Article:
To say that the eternal Word became flesh is not, then, merely to say that the eternal Word became human. The eternal Son took on humanity in a particular mode. Jesus didnt take a human body that glowed with a warm inner light. He took on real human flesh, but even more, as one seminary professor put it, dilapidated human flesh.EJesus was not a sinner, but He came in the likeness of sinful fleshE(Romans 8:3). The eternal Word by whom all things were made gave Himself over to all the weaknesses, limitations, frailties, and mortality of our present life. The Word of God enters into the depths of the muck and mess of fallen humanity in order to redeem it. The Word who is light entered the darkness so that He might shine in the darkness.
CROSS AND GLORY
The eternal Sons entry into the weakness of fleshEdid not end with the incarnation. He entered the world of fleshEmost fully when He offered Himself on the cross. FleshEis by definition mortal,Esubject to death, and the Son took on real human flesh so that He could die according to the flesh. The eternal and ever-living Son died in human flesh.
For John, however, there is a paradoxical exchange here. While the Son subjects Himself to the death that all flesh is heir to, John sees this subjection not as a humiliation but as a glorification. Jesus did humble Himself to become obedient to death on a cross (Philippians 2:8), but John shows us that JesusEdeath is a glorification (John 3:13-15; 17:1-5). The Words fullest entry into flesh is at the same time a mark of His glorification. For, as Paul says, the foolishness of God is wiser than men, and the weakness of God is stronger than menE(1 Corinthians 1:25).
This points to the secret of Gods inner-Trinitarian life. God did not become a giving God, a self-giving God, at the time of the incarnation. Throughout all eternity, the Son offered Himself in love to the Father in the Spirit, even as the Father gave all He had to the Son through the Spirit. The incarnation is the Sons self-giving; but it teaches us to worship the self-giving God.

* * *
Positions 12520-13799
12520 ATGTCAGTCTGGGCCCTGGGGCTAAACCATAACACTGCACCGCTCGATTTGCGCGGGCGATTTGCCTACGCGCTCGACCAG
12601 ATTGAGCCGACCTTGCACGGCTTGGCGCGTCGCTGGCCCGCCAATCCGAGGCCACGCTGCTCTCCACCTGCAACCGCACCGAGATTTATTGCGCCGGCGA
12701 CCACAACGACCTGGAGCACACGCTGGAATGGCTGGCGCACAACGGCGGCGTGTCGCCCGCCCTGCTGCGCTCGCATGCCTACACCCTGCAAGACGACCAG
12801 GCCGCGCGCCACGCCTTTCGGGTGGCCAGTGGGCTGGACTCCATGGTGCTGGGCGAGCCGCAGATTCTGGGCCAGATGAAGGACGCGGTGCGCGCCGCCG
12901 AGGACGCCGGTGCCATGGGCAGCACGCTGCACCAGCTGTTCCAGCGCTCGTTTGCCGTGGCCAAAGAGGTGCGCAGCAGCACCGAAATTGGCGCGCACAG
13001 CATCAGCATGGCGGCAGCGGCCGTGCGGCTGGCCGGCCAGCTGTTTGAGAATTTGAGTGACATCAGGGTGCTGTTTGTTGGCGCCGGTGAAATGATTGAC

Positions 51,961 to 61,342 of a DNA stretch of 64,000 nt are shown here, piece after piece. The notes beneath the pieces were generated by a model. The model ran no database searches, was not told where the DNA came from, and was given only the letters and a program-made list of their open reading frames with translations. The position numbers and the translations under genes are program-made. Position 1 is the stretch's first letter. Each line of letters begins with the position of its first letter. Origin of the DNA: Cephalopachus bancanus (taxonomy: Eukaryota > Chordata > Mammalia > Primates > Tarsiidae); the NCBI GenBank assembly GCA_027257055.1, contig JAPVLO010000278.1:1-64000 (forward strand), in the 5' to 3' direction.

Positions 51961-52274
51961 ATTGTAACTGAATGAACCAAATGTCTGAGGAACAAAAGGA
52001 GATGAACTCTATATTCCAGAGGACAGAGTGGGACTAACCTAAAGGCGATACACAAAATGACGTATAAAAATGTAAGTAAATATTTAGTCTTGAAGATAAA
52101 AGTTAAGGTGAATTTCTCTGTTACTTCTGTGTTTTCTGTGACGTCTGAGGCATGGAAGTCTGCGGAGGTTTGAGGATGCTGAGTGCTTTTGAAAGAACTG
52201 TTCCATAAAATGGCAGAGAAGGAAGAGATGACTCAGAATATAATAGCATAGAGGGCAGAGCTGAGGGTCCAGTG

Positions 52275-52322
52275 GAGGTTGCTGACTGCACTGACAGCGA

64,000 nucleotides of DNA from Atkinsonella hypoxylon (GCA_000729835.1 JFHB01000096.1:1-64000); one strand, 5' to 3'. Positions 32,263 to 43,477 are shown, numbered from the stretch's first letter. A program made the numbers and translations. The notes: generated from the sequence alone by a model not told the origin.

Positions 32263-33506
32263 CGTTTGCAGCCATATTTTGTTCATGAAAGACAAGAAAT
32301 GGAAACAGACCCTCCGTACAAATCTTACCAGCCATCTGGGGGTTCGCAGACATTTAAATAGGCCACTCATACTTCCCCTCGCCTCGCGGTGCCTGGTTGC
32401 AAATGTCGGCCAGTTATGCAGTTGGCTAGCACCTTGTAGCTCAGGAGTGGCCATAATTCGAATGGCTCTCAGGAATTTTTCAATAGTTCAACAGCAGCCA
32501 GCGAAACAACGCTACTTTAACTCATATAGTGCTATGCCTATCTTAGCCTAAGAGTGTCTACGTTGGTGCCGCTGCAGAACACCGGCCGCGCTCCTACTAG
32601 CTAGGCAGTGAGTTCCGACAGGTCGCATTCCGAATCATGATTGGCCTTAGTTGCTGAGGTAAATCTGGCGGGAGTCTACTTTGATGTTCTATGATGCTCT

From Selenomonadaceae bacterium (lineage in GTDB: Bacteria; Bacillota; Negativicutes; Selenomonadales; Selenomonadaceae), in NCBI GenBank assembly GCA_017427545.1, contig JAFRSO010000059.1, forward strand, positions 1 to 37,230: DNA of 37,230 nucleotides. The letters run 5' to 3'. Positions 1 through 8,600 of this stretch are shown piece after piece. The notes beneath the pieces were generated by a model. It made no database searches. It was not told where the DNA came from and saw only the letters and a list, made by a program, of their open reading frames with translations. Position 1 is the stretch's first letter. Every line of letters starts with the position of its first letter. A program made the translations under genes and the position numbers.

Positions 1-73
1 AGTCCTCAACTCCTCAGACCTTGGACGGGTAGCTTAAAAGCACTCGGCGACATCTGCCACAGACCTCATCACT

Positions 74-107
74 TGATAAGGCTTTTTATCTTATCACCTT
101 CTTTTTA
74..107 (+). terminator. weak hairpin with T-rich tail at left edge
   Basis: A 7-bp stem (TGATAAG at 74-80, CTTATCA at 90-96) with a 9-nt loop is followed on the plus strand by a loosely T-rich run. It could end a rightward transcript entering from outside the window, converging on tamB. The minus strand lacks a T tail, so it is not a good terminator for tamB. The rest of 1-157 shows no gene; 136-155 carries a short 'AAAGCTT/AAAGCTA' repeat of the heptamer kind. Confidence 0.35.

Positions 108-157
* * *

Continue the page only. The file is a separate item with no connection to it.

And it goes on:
LET THIS MIND BE IN YOU
What shall we say to these things? Two obvious points emerge from these considerations. First, to quote Paul again, God has chosen the foolish things of the world to shame the wise, and God has chosen the weak things of the world to shame the things which are strongE(1 Corinthians 1:27). Nothing is more offensive to our sense of human honor and dignity and fittingness than the statement, That baby in the manger is God incarnate.EFor Christians, this is the glory and cunning of God, that He overcomes the proud and strong through a baby, who will grow up to die a shameful death.
Second, Paul says that we should imitate Christs humility in his self-emptyingEon the cross (Philippians 2:5-11). The cross shows that the eternal Son was willing, eager, to enter into flesh for our sake; should we not also be willing to humble ourselves to serve others. By all means, let us celebrate Advent with gifts, drinks, good cheer. But the main way to commemorate Advent is by imitating the humiliation of the Son, the Word who became flesh.
posted by Peter J. Leithart on Wednesday, December 01, 2004 at 04:41 PM
Permission is given to use material on this site, provided the source is cited, blog entries are republished in full, and the author is notified in advance.